Just because the GPU can more independently track warps and dynamically schedule between them doesn't change the SIMD architecture of Pascal, Turing or Volta.
OK, let's clarify this : if there isn't a single register where one decoded instruction operates in lock-step on it until it's done then it's not SIMD.

It looks like it's you who doesn't understand what happens at the lowest level, basically SIMD means 1 instruction stream (aka thread), SIMT means multiple, that's the whole idea behind why GPUs are so fast. With SIMD when the I/O is blocked, nothing happens until the instruction finishes executing because it's part of just one thread.

With SIMT when one or more threads are blocked the SM can pause all threads within that warp and can switch to a different instruction where the data is available within a generic register space. That's right, there is a register space, not just 1 fixed register which is part of a set as it would be the case with SIMD. Moreover a SIMD EU would never proceed unless all data elements are loaded from memory, meanwhile a SIMT EU can, with limited performance, continue execution on a subset of the total threads within the warp (that's how GPUs do branching).

The fundamental difference is : SIMD depends exclusively on the data, SIMT does not.
 
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PTX is not assembly
Fine. I'll talk about SASS Assembly then. SASS assembly matches 1-to-1 with the actual machine code that NVidia GPUs execute, but it changes from generation to generation. SASS is undocumented because PTX is close enough to machine code that most people don't care. But if you care, I'm more than willing to talk about SASS instead. https://arxiv.org/pdf/1804.06826.pdf

there is no physical 32 wide vector register/instruction in the hardware
This is blatantly false. All NVidia Volta and Turing machines have a 32-wide warp, even at the SASS assembly level. The SASS assembly has warp-specific barriers, read/write ordering, and other very low-level details revealed. I suggest you study Chapter 2 of the paper carefully, to see how these 32-wide warps actually execute at the SASS / Machine code level for Volta.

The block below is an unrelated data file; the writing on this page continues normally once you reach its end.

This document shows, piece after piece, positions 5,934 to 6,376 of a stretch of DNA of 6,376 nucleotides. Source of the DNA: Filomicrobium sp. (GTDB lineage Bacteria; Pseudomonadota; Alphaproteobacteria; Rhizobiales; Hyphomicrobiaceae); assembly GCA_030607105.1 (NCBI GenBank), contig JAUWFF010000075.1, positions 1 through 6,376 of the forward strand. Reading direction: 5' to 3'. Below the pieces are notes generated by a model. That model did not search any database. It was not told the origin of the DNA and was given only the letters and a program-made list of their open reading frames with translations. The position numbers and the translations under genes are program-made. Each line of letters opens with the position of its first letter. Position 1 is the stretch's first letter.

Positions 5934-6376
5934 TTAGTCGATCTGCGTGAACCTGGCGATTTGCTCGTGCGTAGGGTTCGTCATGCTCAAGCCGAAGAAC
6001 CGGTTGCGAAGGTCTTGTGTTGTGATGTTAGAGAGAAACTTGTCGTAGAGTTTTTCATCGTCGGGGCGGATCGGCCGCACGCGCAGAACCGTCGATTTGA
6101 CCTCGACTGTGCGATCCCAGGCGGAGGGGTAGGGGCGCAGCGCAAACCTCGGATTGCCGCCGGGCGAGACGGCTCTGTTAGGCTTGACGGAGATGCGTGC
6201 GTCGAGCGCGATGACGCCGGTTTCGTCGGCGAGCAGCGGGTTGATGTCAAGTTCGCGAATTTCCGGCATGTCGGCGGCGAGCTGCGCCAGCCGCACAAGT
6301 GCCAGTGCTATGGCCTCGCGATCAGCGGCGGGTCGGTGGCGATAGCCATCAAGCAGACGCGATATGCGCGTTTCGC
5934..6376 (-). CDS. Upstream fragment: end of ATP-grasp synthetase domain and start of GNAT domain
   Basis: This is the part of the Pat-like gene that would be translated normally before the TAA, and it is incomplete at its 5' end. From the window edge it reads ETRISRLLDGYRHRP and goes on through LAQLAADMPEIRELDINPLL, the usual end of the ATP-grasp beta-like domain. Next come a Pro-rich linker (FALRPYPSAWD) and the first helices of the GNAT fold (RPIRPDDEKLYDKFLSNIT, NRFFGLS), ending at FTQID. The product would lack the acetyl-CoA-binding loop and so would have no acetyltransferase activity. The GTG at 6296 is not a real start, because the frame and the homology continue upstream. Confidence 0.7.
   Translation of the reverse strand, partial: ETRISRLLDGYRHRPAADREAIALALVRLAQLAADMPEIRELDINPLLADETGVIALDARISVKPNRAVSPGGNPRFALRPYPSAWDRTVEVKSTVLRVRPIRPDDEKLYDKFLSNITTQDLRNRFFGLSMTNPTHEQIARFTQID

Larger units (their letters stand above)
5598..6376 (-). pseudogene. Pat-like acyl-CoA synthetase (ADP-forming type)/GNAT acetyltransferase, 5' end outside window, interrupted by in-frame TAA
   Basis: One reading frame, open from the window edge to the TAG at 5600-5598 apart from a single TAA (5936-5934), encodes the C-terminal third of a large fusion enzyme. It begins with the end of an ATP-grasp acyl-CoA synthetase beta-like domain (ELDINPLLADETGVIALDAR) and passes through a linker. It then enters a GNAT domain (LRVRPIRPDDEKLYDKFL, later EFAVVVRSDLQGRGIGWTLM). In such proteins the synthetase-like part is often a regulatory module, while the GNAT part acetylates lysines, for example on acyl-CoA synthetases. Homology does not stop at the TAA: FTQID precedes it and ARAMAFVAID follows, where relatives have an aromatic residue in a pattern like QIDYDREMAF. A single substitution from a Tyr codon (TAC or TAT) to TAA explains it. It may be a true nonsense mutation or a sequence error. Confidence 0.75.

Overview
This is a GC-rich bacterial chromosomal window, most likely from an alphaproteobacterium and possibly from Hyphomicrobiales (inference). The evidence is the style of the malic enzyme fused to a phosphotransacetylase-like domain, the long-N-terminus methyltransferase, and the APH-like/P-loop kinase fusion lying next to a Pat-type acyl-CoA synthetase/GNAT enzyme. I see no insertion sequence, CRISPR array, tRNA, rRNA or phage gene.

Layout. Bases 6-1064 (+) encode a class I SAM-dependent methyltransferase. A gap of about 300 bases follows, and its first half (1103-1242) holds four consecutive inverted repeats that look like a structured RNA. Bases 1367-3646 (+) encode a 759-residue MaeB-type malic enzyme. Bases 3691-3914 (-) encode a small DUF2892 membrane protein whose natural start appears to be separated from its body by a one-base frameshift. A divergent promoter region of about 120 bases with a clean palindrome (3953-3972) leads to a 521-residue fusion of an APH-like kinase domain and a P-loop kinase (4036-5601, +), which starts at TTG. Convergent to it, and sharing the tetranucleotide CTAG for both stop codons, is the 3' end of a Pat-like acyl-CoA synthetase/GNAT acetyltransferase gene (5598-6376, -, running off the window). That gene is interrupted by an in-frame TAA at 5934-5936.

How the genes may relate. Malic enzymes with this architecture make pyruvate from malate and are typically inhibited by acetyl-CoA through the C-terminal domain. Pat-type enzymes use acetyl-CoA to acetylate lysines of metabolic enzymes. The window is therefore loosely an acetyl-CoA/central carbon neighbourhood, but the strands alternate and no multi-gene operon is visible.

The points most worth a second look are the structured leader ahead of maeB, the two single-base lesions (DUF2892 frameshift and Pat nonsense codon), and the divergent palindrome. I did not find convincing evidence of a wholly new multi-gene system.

this is basically a legacy abstraction, it wouldn't surprise me if in the near feature manufactures are going to drop the concept of having a wavefront/warp entirely.
You are confused about independent thread scheduling. While a program counter is now tracked on a per-thread basis, execution continues to happen on a 32-wide warp basis. Just because the GPU can more independently track warps and dynamically schedule between them doesn't change the SIMD architecture of Pascal, Turing or Volta.


Starting with the Volta architecture, Independent Thread Scheduling allows full concurrency between threads, regardless of warp. With Independent Thread Scheduling, the GPU maintains execution state per thread, including a program counter and call stack, and can yield execution at a per-thread granularity, either to make better use of execution resources or to allow one thread to wait for data to be produced by another. A schedule optimizer determines how to group active threads from the same warp together into SIMT units. This retains the high throughput of SIMT execution as in prior NVIDIA GPUs, but with much more flexibility: threads can now diverge and reconverge at sub-warp granularity.
Its a bit of a difficult read. But let me emphasize this point:

A schedule optimizer determines how to group active threads from the same warp together into SIMT units.
The SIMT units are still executing in warps, even on Volta / Turing with Independent Thread Scheduling turned on. You are misunderstanding what is happening at the lowest level.

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Don't be swayed by NVidia's "SIMT" marketing. SIMT is damn near identical to late 80s SIMD code, including StarLisp or StarC. NVidia certainly is pushing the envelope with some of their designs, but a huge chunk of their literature is just marketing hype. I do think NVidia is the most advanced SIMD chips available today, but AMD GCN and Intel AVX512 are surprisingly close to its capabilities.